Hard as it can be to imagine, that became the norm. Especially for the nicest homes in the premium areas with shorter commutes and great schools. If anyone asked “Can you buy a Silicon Valley home with ten percent down?”, the answer was a resounding “no” – very very unlikely.

For that reason, in recent years, it has been challenging for home buyers to purchase with less than about 25% down (because with multiple offers, even the gold standard 20% wasn’t enough). The market has been softening a bit, though. Most homes are still selling fast by national standards, but the days on market have been increasing and the sale price to list price has been decreasing. Some homes don’t sell until they’ve had a price reduction. And then they sell with just one offer. We are seeing the return of contingencies.

Smaller down payments will come with a slower, quieter market that is more balanced. A 20% down offer will no longer be viewed badly at all. Read more ›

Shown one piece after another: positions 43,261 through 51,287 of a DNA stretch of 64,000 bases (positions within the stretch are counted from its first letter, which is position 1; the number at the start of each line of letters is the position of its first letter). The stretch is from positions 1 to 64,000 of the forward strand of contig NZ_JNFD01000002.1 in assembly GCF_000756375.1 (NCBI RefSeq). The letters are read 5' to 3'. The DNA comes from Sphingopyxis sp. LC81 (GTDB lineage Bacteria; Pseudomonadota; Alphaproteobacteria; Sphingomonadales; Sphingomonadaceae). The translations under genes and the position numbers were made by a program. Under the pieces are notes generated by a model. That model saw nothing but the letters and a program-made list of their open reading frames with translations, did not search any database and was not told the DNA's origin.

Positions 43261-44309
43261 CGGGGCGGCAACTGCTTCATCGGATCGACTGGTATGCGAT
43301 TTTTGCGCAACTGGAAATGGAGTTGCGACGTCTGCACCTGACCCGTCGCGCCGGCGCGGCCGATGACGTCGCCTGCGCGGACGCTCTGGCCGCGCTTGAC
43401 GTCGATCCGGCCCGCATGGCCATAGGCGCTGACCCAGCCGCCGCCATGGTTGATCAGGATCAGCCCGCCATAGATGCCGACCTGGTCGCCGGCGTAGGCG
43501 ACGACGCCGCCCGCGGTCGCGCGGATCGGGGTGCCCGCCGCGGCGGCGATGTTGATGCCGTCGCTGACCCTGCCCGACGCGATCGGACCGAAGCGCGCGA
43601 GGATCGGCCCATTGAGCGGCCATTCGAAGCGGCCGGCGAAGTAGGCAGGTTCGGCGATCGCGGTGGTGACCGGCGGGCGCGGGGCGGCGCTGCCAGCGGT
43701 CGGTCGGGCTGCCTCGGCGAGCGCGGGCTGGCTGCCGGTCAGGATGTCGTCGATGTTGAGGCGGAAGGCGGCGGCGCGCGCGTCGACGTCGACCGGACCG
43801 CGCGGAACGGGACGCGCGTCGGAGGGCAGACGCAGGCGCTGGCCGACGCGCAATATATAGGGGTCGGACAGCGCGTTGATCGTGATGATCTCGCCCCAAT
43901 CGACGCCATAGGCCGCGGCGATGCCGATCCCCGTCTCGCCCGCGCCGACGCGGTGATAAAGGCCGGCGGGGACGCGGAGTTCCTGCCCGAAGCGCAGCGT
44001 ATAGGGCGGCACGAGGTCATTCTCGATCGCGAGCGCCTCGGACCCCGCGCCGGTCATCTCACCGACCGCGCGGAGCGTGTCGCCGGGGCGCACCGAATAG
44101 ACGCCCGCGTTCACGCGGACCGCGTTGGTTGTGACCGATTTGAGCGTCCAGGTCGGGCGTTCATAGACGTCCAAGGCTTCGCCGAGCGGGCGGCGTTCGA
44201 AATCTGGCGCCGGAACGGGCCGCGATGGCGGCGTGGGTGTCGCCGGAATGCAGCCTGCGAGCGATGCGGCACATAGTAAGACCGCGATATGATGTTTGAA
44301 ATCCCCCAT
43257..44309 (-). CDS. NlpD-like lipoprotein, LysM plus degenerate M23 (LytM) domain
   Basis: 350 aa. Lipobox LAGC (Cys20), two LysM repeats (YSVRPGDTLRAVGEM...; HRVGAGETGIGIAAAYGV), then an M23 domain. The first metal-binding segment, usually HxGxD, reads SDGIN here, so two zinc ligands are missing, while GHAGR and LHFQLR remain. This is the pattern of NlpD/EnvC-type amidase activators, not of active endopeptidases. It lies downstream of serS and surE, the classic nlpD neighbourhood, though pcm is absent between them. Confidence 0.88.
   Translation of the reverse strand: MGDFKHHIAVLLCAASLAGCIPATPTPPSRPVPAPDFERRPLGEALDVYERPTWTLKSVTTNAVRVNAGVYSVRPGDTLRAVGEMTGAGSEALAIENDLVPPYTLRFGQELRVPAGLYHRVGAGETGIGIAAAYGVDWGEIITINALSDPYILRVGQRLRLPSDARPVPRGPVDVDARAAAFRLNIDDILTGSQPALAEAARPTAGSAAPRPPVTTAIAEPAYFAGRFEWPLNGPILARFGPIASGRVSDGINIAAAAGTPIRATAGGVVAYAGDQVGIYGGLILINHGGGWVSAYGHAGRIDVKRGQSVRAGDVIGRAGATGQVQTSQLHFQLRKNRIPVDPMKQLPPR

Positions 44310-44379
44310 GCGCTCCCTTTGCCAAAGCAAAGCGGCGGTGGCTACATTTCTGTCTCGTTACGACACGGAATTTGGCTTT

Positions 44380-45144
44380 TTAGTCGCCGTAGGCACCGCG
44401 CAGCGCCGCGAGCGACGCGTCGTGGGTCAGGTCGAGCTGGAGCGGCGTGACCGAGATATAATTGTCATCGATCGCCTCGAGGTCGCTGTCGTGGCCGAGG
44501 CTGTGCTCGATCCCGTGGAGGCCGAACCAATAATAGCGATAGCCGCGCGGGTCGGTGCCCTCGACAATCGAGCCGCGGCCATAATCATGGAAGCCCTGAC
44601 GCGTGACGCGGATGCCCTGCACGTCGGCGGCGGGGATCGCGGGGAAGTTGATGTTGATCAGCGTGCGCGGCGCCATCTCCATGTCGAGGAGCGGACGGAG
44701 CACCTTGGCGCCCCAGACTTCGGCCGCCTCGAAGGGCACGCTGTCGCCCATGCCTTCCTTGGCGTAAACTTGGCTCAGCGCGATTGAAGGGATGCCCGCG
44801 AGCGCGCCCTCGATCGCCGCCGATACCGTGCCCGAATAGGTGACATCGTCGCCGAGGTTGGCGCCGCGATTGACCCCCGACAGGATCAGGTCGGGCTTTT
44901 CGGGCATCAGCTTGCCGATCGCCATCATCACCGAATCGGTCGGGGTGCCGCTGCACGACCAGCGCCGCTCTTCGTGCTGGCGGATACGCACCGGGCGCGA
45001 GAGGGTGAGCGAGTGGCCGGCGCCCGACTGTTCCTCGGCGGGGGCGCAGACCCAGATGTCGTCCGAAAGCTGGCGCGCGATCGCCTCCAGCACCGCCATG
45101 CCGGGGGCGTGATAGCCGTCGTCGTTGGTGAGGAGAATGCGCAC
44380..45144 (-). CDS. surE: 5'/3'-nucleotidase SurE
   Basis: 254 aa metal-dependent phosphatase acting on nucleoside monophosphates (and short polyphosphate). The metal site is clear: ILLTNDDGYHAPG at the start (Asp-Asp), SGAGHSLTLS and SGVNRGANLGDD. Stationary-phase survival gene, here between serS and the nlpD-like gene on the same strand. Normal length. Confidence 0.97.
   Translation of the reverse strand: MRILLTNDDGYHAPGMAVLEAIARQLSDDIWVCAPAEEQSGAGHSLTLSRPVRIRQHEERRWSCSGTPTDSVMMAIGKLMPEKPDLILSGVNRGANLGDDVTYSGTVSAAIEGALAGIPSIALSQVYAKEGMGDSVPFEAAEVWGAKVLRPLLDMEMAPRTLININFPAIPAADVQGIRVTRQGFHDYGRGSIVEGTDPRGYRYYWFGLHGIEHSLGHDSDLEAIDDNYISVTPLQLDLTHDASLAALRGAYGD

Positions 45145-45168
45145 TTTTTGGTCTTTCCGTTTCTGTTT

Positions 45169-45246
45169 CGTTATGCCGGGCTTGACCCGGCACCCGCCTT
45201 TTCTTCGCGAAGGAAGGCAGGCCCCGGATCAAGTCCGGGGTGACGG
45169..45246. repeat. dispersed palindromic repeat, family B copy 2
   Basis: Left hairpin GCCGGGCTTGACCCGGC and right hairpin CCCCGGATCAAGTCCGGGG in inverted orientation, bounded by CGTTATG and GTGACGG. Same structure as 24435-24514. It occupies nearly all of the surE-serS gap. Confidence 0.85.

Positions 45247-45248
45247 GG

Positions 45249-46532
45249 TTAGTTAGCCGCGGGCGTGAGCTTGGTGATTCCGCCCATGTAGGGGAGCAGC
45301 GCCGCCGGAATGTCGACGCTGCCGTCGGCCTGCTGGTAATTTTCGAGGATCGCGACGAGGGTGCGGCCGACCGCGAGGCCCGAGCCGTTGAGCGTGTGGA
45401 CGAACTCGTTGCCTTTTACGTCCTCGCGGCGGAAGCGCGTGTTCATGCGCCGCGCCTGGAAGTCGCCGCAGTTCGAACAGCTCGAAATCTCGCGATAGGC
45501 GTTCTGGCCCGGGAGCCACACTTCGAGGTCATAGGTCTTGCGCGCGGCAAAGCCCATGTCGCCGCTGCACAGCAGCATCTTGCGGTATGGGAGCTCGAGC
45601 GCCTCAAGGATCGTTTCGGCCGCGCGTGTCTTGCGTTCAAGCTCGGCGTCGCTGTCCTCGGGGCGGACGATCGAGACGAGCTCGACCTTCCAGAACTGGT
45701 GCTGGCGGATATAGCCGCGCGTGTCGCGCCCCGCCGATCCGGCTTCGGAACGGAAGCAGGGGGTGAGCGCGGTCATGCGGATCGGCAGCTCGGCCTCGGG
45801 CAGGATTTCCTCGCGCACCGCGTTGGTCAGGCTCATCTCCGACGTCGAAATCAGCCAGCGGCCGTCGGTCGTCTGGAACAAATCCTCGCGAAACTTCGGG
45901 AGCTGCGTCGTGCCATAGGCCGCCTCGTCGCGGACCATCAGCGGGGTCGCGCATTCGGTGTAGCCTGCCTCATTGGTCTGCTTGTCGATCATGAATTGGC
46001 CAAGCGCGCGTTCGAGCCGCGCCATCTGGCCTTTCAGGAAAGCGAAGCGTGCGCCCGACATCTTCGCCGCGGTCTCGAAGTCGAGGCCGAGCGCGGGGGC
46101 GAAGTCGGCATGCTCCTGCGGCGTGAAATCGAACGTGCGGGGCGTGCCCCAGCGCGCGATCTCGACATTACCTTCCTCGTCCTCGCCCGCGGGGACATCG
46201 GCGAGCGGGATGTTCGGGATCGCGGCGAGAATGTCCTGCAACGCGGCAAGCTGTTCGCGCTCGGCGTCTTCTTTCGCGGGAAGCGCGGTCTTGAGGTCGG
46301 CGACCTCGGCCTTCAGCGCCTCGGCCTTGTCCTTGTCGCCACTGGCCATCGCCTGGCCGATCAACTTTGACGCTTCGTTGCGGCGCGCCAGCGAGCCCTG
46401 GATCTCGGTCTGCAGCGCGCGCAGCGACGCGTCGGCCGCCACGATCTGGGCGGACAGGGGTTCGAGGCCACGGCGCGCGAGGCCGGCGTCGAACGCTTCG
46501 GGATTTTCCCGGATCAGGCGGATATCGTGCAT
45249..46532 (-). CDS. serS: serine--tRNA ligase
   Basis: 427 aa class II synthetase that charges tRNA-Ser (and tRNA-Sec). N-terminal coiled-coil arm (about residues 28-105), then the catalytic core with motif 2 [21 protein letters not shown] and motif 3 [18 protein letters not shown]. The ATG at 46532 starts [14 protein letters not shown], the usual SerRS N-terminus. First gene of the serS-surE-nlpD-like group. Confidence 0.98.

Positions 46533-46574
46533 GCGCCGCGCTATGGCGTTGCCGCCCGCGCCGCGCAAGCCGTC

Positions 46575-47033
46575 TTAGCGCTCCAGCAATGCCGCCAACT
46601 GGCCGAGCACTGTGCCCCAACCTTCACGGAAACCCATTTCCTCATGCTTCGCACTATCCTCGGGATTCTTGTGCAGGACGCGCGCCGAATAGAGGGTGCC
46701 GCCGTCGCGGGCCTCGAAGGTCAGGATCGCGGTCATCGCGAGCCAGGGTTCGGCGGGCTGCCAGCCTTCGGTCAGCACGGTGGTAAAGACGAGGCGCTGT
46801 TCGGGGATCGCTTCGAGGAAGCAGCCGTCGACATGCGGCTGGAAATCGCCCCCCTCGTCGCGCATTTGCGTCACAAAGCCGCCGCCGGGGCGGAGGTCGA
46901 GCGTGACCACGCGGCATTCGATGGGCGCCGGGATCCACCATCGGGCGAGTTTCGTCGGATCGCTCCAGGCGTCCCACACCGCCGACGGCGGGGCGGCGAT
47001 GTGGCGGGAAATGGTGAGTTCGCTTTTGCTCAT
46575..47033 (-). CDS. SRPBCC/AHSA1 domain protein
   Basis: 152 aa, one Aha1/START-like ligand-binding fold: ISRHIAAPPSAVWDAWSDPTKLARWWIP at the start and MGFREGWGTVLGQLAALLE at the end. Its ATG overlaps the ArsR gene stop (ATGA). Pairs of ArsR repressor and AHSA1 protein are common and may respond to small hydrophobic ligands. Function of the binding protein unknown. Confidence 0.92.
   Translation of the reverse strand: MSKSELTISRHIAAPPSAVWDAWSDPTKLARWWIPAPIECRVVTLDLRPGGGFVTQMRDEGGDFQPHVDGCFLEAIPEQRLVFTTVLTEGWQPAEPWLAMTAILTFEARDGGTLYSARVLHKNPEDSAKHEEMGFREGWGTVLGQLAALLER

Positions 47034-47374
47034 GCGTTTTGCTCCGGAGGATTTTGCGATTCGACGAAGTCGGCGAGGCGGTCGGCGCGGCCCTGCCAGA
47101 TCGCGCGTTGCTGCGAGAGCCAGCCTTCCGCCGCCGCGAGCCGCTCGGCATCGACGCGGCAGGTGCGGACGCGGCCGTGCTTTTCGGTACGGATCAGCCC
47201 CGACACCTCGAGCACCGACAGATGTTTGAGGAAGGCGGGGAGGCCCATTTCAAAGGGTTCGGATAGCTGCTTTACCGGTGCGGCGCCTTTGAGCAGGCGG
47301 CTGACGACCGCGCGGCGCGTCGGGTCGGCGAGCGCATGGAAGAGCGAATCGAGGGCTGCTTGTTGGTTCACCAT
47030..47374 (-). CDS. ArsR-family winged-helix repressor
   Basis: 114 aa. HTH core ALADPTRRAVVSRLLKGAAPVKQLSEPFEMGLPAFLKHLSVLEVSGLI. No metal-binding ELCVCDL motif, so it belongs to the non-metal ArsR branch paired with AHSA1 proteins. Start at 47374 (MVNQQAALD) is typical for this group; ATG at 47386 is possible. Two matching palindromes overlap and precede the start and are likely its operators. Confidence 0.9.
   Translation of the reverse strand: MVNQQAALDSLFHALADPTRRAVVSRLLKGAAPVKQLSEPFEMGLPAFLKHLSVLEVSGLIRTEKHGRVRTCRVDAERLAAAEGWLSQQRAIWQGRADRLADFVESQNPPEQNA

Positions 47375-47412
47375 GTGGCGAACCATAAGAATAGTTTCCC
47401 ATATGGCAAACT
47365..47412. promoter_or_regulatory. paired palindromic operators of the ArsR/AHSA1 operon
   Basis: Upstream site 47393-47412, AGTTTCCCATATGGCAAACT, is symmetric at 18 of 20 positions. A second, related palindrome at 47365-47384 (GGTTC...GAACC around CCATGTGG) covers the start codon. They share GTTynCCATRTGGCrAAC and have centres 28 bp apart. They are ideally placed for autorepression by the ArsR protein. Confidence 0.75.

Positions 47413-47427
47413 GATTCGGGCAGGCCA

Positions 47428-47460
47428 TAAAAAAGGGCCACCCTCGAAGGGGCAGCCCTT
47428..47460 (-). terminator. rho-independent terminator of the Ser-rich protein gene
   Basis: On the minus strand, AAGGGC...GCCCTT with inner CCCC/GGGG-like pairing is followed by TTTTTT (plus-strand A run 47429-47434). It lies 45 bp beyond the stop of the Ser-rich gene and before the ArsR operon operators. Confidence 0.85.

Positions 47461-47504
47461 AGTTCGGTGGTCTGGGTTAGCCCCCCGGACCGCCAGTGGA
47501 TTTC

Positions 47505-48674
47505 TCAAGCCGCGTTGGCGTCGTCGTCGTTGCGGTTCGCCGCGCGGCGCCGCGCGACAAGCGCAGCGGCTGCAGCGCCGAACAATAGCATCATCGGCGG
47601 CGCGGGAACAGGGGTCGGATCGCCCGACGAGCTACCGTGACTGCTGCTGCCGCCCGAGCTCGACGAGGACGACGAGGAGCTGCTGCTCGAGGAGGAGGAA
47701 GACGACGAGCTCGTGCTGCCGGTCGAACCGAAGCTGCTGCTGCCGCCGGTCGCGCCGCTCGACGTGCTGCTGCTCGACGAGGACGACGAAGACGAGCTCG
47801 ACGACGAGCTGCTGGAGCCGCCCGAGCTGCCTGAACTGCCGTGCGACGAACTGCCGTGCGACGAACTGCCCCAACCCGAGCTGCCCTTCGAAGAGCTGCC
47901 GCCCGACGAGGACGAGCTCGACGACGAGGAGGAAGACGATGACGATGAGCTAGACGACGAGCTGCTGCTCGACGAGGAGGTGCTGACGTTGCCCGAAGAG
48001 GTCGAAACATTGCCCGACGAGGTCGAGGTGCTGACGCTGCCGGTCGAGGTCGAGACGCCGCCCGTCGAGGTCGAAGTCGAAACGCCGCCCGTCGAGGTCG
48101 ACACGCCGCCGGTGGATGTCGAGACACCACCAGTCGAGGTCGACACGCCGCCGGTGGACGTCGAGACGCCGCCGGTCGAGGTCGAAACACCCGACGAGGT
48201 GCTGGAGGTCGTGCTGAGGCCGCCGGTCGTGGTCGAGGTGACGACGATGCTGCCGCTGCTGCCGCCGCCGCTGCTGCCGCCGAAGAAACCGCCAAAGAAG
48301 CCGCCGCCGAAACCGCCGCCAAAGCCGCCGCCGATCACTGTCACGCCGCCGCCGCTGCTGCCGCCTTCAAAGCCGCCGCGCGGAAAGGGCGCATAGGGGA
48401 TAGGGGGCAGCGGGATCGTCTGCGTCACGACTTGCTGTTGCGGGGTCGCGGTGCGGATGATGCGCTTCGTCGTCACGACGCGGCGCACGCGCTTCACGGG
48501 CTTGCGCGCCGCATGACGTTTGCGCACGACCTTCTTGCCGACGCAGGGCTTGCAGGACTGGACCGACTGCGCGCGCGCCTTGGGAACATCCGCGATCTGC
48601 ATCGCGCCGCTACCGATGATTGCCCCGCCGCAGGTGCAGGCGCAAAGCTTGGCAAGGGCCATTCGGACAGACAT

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What is a cripple wall?

What is a cripple wall? The wall between the foundation and the first floor is a cripple wall.What is a cripple wall? If you are buying or selling real estate in Silicon Valley, you most likely have seen a seller questionnaire asking if the house has a cripple wall, and if so, has it been reinforced.  Most people have no idea what it is, let alone if they have one that’s been improved.

What is a cripple wall?

A cripple wall is a wooden wall between the foundation and the first floor of a wood frame house.  This wooden wall is usually less than a full story high and runs between the foundation and the first floor.  Often it looks like it’s half the height of a regular wall, and it is part of a basement. (Again, there are not many basements in Silicon Valley, so  it’s not a common sight in most neighborhoods. Although many homes have a crawl space, these do not usually have cripple walls if they are on a level lot.)

Put another way, a cripple wall is found when there is a distance of several feet  between the foundation and the first floor.  When you visit those lovely Victorian homes in which you walk up about 6 or 10 steps to get to the front door, and sometimes there are windows peering out from a basement – there’s a cripple wall.  It is the wall between the foundation and the first floor. In the photo, you see basement windows resting on or near the foundation. Above them is the first floor.  This older house has a cripple wall.